How to pattern matching on function calls

Hi. Suppose that I have this map:

session = %{
  user: %{
    get_image: fn -> %{image: "abcd.jpg"} end

And I want to get image name by pattern matching like this:

%{user: get_image.(): %{image: image}} = session
IO.inspect image # I expect this result: "abdc.jpg"
# but I will get unexpected token error.

How can I do that?
On other words, I want to pattern matching on result of calling get_images. Without pattern matching we can do this and it will work:

IO.inspect session.user.get_image.().image # result is: "abcd.jpg"

PS: I think that this approach is not according to functional paradigm, but I want to know that is this possible or not!

Pattern matching is useful to match on the shape of data and maybe extract data from it.
What you’re trying to do is to match on a pattern and also run functions in a pattern.

It’s also not clear what you’re trying to do and this looks like an XY Problem

In this map, the get_image field is a function, but here:

The syntax is not valid, and also they look like completely different data structures, since in the pattern you expect another map to be in the user map.

From your last snippet:

I may be wrong, but it looks like you’re trying to have code that looks like it would do in an OOP language. It’s not clear why would a get_image function exist in a data structure that holds data about the user. It may make sense in the OOP world where classes mix data and behaviour and objects kind of know how to work with themselves, but in functional land this doesn’t hold.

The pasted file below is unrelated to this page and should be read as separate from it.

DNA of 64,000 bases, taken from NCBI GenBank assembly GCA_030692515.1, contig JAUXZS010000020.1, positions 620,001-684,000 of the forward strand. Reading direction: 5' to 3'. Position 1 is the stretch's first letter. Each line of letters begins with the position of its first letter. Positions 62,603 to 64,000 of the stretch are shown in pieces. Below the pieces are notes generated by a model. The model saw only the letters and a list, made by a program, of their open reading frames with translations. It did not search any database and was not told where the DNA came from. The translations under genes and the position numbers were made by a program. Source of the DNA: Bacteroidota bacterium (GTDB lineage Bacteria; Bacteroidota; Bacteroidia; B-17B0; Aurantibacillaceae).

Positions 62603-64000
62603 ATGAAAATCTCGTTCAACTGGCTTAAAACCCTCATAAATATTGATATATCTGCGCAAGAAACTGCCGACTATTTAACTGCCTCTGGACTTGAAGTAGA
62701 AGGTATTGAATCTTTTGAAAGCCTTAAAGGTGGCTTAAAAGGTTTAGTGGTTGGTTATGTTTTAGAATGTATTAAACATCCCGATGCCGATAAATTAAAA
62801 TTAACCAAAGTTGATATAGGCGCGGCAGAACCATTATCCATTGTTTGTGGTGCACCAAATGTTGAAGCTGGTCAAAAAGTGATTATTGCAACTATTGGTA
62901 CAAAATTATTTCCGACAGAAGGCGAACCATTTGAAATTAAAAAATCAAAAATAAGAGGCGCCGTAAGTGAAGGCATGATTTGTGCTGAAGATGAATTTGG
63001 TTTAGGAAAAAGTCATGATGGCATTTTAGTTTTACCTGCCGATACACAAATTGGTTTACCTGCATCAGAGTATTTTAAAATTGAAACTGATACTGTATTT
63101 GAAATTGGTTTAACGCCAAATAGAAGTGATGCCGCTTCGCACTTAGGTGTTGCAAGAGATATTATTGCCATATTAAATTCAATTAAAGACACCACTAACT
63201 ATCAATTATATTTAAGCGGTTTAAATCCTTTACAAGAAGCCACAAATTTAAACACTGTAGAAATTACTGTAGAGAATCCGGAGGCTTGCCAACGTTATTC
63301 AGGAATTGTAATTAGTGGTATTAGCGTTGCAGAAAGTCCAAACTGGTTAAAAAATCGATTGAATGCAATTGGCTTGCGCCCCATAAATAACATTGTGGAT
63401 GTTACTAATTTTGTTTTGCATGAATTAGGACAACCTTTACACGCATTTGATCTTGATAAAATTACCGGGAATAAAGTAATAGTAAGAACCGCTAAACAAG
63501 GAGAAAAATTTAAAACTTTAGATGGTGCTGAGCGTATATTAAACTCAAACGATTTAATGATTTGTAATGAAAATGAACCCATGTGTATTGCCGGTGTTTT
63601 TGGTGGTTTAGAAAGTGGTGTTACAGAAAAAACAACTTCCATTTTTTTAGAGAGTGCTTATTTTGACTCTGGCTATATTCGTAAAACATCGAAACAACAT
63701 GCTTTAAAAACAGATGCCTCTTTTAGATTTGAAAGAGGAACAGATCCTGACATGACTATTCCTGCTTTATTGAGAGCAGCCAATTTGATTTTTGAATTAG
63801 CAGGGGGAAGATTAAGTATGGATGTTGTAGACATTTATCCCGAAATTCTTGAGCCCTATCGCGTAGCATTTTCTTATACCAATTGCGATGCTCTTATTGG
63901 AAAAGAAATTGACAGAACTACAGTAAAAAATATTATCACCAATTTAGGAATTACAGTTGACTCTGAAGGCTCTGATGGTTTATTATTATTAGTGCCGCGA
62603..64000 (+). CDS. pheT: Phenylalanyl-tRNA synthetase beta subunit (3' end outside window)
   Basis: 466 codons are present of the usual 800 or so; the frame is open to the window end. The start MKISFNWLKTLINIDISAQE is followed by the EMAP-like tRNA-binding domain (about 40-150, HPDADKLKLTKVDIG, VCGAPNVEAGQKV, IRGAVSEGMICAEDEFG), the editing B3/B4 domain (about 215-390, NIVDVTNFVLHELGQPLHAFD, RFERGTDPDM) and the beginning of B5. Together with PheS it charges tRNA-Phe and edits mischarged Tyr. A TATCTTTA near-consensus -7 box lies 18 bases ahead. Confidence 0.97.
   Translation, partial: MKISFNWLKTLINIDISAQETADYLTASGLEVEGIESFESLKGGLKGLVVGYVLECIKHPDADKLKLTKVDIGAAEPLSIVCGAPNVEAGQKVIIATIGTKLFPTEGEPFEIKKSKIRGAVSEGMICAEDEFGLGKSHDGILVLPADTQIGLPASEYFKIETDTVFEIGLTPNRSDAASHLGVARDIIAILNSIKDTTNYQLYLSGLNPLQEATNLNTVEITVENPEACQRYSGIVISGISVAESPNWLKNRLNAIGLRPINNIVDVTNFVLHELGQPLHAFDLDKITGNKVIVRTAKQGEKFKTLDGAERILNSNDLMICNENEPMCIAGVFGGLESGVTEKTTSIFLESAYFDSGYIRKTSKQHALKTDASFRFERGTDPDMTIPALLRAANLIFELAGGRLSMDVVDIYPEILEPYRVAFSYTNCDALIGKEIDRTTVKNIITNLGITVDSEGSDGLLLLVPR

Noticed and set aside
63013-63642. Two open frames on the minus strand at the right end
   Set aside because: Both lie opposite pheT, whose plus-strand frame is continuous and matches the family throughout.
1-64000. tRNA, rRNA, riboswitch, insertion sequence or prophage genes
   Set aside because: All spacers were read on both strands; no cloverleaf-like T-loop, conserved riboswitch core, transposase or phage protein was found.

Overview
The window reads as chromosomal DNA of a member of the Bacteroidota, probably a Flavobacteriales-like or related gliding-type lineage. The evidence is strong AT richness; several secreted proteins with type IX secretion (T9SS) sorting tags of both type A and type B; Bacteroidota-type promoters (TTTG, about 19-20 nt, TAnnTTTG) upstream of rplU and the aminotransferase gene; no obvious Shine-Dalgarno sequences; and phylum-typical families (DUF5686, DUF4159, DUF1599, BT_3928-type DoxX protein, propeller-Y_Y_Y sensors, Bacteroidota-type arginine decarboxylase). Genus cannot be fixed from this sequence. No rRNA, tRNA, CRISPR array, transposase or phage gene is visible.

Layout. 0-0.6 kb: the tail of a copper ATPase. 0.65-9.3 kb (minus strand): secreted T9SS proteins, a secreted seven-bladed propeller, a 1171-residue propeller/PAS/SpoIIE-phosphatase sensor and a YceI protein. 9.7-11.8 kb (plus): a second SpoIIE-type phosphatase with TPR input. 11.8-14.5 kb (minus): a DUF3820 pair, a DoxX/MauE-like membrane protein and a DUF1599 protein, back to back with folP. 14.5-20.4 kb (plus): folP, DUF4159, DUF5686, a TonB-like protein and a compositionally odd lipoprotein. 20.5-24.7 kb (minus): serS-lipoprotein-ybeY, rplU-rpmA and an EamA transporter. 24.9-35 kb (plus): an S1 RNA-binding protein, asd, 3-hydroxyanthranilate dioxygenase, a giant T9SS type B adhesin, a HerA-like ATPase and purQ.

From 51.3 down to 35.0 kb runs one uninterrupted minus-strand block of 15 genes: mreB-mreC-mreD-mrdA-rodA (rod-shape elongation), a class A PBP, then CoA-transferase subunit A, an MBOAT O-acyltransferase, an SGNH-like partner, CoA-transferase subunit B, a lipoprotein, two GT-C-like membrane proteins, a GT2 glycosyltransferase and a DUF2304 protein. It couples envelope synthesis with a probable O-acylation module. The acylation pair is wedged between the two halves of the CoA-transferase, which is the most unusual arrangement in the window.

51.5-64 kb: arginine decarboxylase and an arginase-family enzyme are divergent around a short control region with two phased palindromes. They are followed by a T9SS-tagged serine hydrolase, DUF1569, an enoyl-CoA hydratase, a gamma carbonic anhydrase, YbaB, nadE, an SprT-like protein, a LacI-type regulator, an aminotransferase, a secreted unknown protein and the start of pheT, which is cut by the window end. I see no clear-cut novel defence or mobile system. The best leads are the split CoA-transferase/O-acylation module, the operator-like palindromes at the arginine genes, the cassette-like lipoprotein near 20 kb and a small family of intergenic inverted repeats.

Let’s say you have a user map that looks like this:
user = %{image: nil}
And your session:
session = %{user: user}

If you want to populate the user’s image field, you need a function to do that:

# Let's also suppose the user may have other fields besides `image`
get_image = fn user -> %{user | image: "abcd.jpg"} end

It takes a user, and updates the image field.

So now that you have that function, you need to use it to update the user inside the session, you can do that with update_in or put_in:
session = update_in(session.user, get_image)
It will run get_image in the user and return the updated session

Now that you have your session populated, in some other part of your code you can use pattern matching to extract the image from it:

%{user: %{image: image}} = session
IO.inspect(image) # "abcd.jpg"

What I’m trying to show is that transforming data and pattern matching are two completely different things, so you should work with them separately. When you’re in a pattern, you’re not building new data, you’re, well, defining a pattern. At the point you pattern match, the data was already transformed and you want to know something about it or assert it has a given shape.


If you pattern match, you generally won’t need a function to get the image, because you can capture the value of image whenever you pass the session as a parameter:

session = %{user: %{image: "user_image.jpg"}}

def some_function_using_the_session_image(%{user: %{image: image}} = _session) do
  # image is available here

result = some_function_using_the_session_image(session)